Anse Cafard Swell Statistics, April: All Swell – Any Wind
This picture shows the combination of swells directed at Anse Cafard through an average April. It is based on 2160 NWW3 model predictions since 2007 (values every 3 hours). The wave model does not forecast wind and surf right at the coastline so we have chosen the best grid node based on what we know about Anse Cafard. In this particular case the best grid node is 7 km away (4 miles).
The rose diagram describes the distribution of swell directions and swell sizes, while the graph at the bottom shows the same thing but without direction information. Five colours illustrate increasing wave sizes. Blue shows the smallest swells, less that 0.5m (1.5 feet) high. These happened only 27% of the time. Green and yellow represent increasing swell sizes and biggest swells greater than >3m (>10ft) are shown in red. In each graph, the area of any colour is proportional to how often that size swell occurs.
The diagram indicates that the prevailing swell direction, shown by the biggest spokes, was E (which was the same as the prevailing wind direction). Because the wave model grid is away from the coast, sometimes a strong offshore wind blows largest waves away from Anse Cafard and out to sea. We combine these with the no surf category of the bar chart. To keep it simple we don't show these in the rose plot. Because wind determines whether or not waves are surfable at Anse Cafard, you can load a different image that shows only the swells that were forecast to coincide with glassy or offshore wind conditions. In a typical April, swells large enough to cause good for surfing waves at Anse Cafard run for about 41% of the time.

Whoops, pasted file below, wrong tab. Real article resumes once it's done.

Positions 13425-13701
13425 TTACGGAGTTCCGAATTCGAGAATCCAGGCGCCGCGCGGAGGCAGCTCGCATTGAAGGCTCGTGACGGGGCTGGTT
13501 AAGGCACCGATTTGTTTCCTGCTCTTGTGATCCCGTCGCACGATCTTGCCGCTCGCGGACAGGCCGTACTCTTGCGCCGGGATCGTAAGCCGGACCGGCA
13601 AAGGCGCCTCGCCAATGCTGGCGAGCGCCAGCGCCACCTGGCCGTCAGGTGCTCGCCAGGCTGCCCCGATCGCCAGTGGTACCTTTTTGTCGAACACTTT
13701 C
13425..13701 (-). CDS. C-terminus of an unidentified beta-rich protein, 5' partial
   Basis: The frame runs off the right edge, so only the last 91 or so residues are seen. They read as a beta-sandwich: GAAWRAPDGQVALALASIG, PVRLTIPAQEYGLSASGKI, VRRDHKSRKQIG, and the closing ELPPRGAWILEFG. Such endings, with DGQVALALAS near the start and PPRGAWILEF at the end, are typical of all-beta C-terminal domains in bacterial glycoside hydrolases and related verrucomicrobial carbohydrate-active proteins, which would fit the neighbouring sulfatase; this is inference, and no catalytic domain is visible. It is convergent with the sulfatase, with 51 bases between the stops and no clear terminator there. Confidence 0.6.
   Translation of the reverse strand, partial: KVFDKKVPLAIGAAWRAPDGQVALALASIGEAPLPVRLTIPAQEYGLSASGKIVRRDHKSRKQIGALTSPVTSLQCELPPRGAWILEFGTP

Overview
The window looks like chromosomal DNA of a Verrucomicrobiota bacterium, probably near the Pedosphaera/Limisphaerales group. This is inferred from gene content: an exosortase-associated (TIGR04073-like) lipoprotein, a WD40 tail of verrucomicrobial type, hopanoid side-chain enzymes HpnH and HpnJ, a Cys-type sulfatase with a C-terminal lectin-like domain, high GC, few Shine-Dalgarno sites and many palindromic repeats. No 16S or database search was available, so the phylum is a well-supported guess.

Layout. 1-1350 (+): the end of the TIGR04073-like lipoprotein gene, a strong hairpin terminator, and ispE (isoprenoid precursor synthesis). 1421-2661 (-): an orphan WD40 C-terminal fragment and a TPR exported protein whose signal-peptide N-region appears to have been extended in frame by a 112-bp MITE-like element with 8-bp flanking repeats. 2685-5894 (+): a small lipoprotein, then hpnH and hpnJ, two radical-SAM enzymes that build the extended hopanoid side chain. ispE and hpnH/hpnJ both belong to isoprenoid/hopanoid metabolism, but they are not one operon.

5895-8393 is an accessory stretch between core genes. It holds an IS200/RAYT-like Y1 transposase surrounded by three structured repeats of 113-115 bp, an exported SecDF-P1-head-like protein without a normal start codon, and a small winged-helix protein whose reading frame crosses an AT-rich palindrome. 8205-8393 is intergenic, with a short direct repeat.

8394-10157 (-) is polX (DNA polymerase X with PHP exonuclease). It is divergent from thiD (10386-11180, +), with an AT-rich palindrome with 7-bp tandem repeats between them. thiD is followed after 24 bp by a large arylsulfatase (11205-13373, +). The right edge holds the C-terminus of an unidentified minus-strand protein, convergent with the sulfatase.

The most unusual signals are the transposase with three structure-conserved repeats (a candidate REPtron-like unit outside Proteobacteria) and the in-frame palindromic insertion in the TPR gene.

IMPORTANT: Beta version feature! Swell heights are open water values from NWW3. There is no attempt to model near-shore effects. Coastal wave heights will generally be less, especially if the break does not have unobstructed exposure to the open ocean.